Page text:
The great Murray Rothbard cut through the fog of modern class warfare with his observation that in a place with governments issuing edicts the citizenry breaks down into two classes — tax producers and tax consumers.
And if you want to know which group you belong to just ask yourself two simple questions, “Where’s the gun? And is it pointed at you?”
Most of us don’t even think to ask those questions because it’s the world we live in. Government jobs are safe jobs. They’re part of the landscape and dominant economic theory holds that the government can be a source of stability when the free market fails, whatever the hell that’s supposed to mean.
The truth is most of us hate to ask these questions because it forces us to be honest about where we earn our living. No one likes looking in the mirror and asking hard questions about whether the job they perform is truly useful to someone else.
No one wants to believe they’re a leech upon the riches conferred to society through voluntary exchange between the truly productive and its transformative ability to better people’s lives.
With governments in control of the production of money and so deeply intertwined with our lives, the lines between tax consumers and producers has blurred a bit. But, as I said at the outset of this, in the end, if your salary depends on you or someone else acting on your behalf pointing a gun at someone else then you’re one of the bad guys.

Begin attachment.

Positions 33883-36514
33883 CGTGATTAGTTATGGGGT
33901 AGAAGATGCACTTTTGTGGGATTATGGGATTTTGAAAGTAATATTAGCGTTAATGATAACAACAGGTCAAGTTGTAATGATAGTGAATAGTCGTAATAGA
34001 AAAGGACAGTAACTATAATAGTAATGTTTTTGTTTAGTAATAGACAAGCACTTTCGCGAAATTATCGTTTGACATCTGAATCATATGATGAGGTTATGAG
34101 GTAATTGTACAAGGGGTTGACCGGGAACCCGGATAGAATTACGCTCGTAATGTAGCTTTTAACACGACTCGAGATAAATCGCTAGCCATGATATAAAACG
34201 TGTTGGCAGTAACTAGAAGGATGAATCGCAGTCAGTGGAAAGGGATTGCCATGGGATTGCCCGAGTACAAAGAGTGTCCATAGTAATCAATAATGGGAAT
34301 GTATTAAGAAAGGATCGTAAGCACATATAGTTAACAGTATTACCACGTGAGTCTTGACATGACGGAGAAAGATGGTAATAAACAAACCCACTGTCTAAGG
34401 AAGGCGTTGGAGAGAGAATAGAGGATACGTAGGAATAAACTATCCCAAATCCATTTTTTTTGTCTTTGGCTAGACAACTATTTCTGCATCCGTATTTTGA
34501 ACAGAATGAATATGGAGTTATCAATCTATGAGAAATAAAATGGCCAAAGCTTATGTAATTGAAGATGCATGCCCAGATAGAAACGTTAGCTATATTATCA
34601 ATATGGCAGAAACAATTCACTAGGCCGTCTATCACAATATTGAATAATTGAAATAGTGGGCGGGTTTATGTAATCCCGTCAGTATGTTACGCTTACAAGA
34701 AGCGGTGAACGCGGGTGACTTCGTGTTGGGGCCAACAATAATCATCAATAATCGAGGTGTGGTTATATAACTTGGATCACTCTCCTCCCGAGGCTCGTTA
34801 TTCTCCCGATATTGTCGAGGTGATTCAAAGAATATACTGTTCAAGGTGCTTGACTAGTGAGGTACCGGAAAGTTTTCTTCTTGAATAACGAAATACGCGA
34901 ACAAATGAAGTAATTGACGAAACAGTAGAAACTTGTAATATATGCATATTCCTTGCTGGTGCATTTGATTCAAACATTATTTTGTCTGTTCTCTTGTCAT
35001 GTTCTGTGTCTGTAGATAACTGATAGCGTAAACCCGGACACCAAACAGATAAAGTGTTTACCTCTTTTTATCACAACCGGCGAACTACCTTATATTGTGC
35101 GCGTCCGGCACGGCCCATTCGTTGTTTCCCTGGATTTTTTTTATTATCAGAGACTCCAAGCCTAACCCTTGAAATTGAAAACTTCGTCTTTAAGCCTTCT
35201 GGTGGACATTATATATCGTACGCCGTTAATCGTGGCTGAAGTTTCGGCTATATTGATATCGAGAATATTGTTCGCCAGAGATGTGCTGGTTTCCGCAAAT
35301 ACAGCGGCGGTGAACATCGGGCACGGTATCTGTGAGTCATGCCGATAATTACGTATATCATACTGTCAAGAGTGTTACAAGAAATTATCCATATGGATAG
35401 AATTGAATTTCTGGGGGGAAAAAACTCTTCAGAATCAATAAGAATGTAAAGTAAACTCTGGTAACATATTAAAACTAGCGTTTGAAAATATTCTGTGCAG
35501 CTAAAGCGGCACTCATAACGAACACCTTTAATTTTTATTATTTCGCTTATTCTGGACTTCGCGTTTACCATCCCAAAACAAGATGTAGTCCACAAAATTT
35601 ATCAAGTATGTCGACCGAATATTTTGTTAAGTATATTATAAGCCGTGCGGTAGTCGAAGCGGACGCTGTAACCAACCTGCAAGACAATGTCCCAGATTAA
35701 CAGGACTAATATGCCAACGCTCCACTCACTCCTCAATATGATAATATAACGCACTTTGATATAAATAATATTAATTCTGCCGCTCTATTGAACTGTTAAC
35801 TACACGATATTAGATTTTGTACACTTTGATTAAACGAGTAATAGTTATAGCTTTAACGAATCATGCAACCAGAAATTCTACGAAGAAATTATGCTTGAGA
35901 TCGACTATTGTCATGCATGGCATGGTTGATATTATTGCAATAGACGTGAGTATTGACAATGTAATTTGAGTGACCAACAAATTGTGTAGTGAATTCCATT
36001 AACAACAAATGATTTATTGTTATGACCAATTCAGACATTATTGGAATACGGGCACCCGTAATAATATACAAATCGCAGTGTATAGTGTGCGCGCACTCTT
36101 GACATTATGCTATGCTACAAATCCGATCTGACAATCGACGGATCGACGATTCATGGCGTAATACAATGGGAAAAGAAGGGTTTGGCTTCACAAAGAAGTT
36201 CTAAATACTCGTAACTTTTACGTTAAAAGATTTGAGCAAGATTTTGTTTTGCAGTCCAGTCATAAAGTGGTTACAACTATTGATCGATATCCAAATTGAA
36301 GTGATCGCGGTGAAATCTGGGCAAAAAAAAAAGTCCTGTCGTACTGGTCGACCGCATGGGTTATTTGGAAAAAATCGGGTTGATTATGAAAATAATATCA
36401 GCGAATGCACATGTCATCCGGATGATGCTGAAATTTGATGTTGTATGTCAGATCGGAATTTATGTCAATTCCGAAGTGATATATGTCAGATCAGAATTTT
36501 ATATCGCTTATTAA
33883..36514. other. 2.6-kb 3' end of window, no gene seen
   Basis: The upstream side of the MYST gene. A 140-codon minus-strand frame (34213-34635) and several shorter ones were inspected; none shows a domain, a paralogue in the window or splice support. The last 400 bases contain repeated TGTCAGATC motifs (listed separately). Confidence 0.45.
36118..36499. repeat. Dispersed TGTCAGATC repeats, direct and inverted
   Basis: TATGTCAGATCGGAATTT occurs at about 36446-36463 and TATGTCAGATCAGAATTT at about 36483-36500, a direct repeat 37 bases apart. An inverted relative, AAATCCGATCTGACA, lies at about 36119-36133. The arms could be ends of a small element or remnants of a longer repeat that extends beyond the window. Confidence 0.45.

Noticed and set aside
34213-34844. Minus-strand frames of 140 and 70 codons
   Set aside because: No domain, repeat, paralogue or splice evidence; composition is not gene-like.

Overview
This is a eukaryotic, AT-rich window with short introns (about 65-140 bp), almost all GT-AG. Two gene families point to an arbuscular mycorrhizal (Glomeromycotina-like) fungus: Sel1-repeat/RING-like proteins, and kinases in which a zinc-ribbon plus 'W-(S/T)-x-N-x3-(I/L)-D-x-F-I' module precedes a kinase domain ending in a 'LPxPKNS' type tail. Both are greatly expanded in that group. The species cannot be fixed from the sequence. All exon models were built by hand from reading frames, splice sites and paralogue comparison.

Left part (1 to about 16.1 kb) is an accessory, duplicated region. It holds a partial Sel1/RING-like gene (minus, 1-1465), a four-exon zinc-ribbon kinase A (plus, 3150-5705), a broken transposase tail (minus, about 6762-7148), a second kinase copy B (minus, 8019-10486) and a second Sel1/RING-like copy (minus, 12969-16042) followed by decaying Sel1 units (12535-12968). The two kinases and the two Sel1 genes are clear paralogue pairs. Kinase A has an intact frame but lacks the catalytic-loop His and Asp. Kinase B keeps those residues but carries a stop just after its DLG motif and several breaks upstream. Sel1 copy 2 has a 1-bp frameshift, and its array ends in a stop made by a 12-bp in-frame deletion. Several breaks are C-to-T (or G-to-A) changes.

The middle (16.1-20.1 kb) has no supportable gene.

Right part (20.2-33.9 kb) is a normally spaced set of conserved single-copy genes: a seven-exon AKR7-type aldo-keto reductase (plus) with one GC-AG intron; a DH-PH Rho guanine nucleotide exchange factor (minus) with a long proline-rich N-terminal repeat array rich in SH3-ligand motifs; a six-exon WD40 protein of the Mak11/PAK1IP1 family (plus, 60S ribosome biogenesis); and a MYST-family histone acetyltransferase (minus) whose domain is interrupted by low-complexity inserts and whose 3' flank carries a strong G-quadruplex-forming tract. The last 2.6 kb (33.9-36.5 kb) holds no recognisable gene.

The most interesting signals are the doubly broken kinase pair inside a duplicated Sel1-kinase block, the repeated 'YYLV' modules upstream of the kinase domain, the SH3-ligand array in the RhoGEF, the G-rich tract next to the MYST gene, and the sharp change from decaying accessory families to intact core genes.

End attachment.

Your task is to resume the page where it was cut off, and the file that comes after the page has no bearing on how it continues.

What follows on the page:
When times are good the private sector can afford to outsource some basic functions of society to the government because it may feel like it’s worth the loss due to the inefficiency. But when times are bad, like now, I think it’s important to get back to basics and remind us where civilization comes from and why government handouts are not the cure for what ails us.
We’re looking at 35 million people out of work. And …
Outside of education, only 332,000 jobs have been cut around the country. That number needs to rise by a factor of 10 to alleviate the burden on what’s left of the private sector. When more than 25% of GDP — pre-crisis — was government spending and the economy is shrinking by a projected 20% or more in Q2, how is it even reasonable in anyone’s mind that governments have cut so little?
The smart ones are facing up to this reality now. They have bills to pay and services not being used.
The fundamental problem now is that the pols in D.C. are now positioning themselves to be the saviors, even though they could truly care less about any of us in the real world unless we’re willing to vote for them this fall.
Because she knows the Republicans in the Senate will vote it down as a matter of principle.
Forget the fact that the government doesn’t have $3 trillion dollars. The Federal government doesn’t have $1 at this point. The budget deficit for 2020 will be north of 20% of GDP.
Pelosi only put this bill together to make it unpalatable to even the odious Republicans so her people will have something to campaign against them on this fall.
This isn’t the basis for a new negotiation. Pelosi et.al. are arguing at the state level and lower to extend the lock downs into the fall to ensure maximal damage is done to the domestic economy.
This is all about how many tax producers can they turn against Trump before November.
That’s it. Power, votes, money from the future till from the Magic Money Tree that is the lifeblood of all political vampires, of whom desiccated Nancy is the Queen of the Damned.
What’s worse is that Pelosi couldn’t even whip all her people to back this thing, because some of them actually believe they can do some good by just printing money. They don’t understand that they are forestalling the reorganization of capital away from the tax consumers and back towards the tax producers which is what contractions in output do when free from their greedy hands.